The engine of the book is the second section.  These poems cast and recast the brother as various characters:  a Judas effigy, an Aztec, a Gethsemane, a bad king, a lost fucked-up Magus, a zoo of imaginary beings, a Huitzilopochtli (a half-man half-hummingbird god) and various characters from myth.  The theme of the book is being present in the face of a powerful destroyer, or living through an encounter with the destroyer, witnessing the wreckage and not turning away.  Ruin is wrought by her brother’s meth addiction.  There’s a reach to her talent that challenges the importance of her work being limited by identity.  I read a few of her poems to Plath’s ghost saying, “Look here, you aren’t the only one that can plate up mouthwatering, award-winning anger for male relatives”.

Destruction of Native American culture by Europeans settlers and the continued, historical bigotry is featured in the poems.  Ships appear throughout the book as harmful things.  Take the wonderfully-titled poem ‘If Eve Side-Stealer & Mary Busted-Chest Ruled the World’ which is an alternative retelling of first people and creation, the last stanza reads:

What if the world was an Indian
whose head & back were flat from being strapped
to a cradleboard as a baby & when she slept
she had nightmares lit up by yellow-haired men & ships
scraping anchors in her throat?  What if she wailed
all night while great waves rose up carrying the fleets
across her flat back, over the edge of the flat world?

I struggled with the question in this poem:  what if?  Diaz refuses to answer it.  The mind still asks:  What if we erase just this one chapter where the Hopi’s burial sites are dug up for a new road?  Or, what if a daughter is not stoned to death?  What if Diaz’s brother had not gone to war and had not crawled into bed with death?  Diaz knows this can not be.  It is as likely as the world being flat.  Her answer is a refusal to see anything other than the violent, beautiful world we have that is full of lightning.  This is a brave approach.  Yes, destruction is also generative.  If there was an end to violence, then nothing new could be born.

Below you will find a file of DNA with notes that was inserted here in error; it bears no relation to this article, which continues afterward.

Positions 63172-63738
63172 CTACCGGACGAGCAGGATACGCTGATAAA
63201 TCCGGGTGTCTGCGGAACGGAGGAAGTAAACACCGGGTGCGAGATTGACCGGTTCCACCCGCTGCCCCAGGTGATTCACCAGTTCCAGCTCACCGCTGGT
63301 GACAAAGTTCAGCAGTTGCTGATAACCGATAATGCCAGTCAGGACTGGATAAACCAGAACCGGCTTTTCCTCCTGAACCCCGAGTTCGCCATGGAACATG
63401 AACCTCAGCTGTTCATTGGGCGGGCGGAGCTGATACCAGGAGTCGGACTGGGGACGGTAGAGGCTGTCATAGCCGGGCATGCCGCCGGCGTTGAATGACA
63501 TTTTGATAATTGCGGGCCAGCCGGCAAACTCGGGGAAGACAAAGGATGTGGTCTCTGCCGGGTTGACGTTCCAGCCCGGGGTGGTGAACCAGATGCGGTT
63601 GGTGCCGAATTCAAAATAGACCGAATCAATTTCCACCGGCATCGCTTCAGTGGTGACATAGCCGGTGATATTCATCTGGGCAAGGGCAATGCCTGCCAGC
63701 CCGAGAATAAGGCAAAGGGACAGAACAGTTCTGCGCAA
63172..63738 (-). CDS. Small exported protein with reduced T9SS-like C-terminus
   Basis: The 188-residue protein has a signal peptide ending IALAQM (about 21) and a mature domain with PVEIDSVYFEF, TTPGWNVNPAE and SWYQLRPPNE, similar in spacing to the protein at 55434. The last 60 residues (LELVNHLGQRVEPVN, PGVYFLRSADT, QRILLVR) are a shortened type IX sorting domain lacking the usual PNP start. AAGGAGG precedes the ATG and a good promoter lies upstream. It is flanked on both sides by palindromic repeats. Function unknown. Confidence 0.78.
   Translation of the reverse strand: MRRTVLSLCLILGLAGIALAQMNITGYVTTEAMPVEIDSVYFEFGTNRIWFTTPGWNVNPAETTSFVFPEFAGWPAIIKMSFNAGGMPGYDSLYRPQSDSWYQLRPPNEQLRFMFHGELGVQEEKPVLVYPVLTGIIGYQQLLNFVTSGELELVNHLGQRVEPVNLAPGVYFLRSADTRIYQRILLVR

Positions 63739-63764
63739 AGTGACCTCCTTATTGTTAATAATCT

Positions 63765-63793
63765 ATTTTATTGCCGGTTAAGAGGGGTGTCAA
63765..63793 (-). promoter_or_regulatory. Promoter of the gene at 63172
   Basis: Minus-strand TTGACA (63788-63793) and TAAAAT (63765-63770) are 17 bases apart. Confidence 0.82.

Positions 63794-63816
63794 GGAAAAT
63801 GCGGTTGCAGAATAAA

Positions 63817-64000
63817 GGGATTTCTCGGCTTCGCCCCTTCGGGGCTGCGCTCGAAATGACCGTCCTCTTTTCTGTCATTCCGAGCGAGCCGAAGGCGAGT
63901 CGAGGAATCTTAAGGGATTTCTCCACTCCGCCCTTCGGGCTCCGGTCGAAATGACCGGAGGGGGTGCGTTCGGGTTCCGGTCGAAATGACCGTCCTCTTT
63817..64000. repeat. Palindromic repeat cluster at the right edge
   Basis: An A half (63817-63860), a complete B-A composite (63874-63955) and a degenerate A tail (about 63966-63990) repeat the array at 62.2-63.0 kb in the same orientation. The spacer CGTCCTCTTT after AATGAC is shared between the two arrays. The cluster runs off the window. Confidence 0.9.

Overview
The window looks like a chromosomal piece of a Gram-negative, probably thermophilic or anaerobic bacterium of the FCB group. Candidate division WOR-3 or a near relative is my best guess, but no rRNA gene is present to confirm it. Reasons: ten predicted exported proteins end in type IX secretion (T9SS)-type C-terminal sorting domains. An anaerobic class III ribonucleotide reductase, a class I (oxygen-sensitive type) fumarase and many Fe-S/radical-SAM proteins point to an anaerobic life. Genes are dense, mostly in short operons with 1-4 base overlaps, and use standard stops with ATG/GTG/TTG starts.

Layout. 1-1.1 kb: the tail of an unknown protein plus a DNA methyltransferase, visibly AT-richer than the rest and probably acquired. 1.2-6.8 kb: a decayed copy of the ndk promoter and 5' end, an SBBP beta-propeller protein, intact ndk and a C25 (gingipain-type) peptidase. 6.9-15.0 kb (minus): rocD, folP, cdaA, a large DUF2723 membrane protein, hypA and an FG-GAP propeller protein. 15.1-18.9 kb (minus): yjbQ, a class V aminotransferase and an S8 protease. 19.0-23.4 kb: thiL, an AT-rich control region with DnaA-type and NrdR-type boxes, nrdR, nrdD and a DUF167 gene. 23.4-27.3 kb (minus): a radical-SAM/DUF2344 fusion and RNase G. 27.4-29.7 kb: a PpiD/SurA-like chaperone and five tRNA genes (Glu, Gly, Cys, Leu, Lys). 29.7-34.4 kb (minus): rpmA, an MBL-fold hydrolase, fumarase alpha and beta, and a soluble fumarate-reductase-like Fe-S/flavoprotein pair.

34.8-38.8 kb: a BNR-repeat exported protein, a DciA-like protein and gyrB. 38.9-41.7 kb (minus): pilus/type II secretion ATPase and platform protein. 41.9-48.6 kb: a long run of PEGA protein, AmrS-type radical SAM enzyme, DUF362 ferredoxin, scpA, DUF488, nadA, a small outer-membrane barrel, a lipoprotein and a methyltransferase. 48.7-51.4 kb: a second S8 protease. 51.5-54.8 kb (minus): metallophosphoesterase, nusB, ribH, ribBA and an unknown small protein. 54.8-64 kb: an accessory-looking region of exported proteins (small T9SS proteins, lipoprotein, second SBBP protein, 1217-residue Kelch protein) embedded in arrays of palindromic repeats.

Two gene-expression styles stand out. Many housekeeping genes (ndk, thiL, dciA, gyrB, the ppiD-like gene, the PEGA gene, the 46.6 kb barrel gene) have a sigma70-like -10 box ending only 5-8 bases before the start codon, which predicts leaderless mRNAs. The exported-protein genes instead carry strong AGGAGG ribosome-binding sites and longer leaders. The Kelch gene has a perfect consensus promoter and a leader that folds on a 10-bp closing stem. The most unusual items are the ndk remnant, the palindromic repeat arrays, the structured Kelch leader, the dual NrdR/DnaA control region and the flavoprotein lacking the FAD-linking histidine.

Still, I wonder whether the perspective and tone in When My Brother Was an Aztec, which is in part the powerful backstory of Diaz’s life, will shift now that this fearless narrative is spoken.  I predict that the book breaks open a future to be found in Diaz’s not-yet-written poems to show what a world would look like if she were the boss goddess.  One truth is:  the future exists.  Another truth is:  we get to help shape it.   I confess that I read utopian science-fiction, so I know that Diaz has exactly the kind of brutally honest mind that should broker destiny by introducing a few options and answering that question:  what if Eve Side-Stealer and Mary Busted-Chest ruled the world?  I still want to know.  I’m hoping her second book tells me.  Diaz signed my copy of this book with “sumach ahotk” which is Mojave for “dream well”.  Yes, let’s dream well.

In my opinion, this book will have a powerful effect on American poetry.  By adding her forceful voice to the spectrum of next generation Native American poets such as Esther Belin and Orlando White, she’s already earned much recognition.   Diaz has received the Lannan Literary Fellowship, Balcones Poetry Prize, the Pablo Neruda Prize for Poetry and made the shortlist for a 2014 PEN/Open Book Award.   The collection ends as it began – with hunger – when a lion devours a man.  The lion protests he “didn’t want to eat the man like a piece of fruit”.  The man “had earned his own deliciousness by ringing a stick against the lion’s cage”. The book has earned its deliciousness by ringing, too.  My recommendation is to set the table and let the feasting begin.  

 

AIMEE A NORTON is a research astronomer at Stanford University. Her research has appeared in the Astrophysical Journal, Solar Physics, and National Geographic News among other places. She is also an emerging poet who has published in Mascara Literary Review, Rabbit, Softblow, Many Mountains Moving, Paper Wasp, The Drunken Boat, Byline and Literature in North Queensland (LiNQ).